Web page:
Duluth native Karen Pagel Guerndt remembers when she first heard that her hometown had been singled out as an ideal location for people seeking refuge from the growing consequences of a warming world. It was January. And it was 20 degrees below zero.
"And so to me, the whole idea of climate migration, it kind of made me laugh," she said.
If anything, she and other locals mused, Duluth’s climate is going to keep people away. Winters, after all, can be notoriously frigid, long and unforgiving.
But Harvard lecturer Jesse Keenan, an expert on climate adaptation, had recently identified Duluth as a potential hotspot for future “climate migrants” — people escaping rising sea levels or extreme conditions like drought, heat waves and wildfire smoke fueled by climate change. Keenan described the city's climate as moderate, and he noted its access to abundant fresh water and room to grow.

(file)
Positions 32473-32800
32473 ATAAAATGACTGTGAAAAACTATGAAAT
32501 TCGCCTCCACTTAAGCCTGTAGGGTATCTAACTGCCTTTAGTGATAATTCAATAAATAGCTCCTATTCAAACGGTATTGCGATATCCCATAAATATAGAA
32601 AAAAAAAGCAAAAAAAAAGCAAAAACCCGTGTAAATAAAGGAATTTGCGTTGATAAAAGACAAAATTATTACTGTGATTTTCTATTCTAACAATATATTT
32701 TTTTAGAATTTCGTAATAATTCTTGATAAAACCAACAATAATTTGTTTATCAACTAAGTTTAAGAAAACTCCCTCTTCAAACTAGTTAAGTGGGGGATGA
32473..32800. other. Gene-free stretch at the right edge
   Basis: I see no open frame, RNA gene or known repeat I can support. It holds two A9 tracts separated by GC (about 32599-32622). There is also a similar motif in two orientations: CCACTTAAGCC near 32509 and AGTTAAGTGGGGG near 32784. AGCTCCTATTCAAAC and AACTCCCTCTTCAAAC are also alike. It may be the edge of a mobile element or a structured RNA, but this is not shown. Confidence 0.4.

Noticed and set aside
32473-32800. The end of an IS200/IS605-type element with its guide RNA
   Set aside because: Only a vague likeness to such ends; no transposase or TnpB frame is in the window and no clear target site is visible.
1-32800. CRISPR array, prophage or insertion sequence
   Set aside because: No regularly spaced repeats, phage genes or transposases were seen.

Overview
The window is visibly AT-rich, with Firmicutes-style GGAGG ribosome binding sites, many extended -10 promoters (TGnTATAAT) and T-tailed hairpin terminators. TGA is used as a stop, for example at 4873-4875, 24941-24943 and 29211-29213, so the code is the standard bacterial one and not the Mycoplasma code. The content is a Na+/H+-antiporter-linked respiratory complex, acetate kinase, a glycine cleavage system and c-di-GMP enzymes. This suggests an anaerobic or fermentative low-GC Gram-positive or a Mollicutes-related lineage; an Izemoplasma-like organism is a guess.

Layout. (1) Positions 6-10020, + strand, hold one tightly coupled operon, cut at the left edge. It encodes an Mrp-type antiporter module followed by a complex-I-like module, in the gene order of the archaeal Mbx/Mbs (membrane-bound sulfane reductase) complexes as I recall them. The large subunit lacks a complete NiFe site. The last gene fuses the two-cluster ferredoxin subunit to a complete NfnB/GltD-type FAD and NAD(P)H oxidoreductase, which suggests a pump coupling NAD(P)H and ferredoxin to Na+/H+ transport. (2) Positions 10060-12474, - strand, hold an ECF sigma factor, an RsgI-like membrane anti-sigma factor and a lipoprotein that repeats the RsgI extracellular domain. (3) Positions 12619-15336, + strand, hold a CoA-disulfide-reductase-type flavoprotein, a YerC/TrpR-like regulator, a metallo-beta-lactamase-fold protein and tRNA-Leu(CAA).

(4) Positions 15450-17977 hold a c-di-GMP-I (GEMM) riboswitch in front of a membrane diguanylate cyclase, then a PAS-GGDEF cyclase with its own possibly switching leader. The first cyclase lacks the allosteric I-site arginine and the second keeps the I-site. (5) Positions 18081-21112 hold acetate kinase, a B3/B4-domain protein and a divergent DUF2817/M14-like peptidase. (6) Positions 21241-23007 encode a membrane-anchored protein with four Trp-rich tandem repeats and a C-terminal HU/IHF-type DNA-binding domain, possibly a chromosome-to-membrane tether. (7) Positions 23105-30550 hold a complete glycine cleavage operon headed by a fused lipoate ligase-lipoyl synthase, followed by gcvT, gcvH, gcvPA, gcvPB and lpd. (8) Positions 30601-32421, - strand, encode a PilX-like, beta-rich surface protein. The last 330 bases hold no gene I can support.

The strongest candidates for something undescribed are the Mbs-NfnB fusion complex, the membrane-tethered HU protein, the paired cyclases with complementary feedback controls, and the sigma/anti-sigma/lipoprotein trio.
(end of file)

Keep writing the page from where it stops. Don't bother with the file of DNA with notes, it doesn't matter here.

When he traveled to Duluth to pitch his idea for the city to playfully market itself as "Climate-Proof Duluth," the media loved it. The New York Times did a big story; CNN visited. Pagel Guerndt got interviewed as well.
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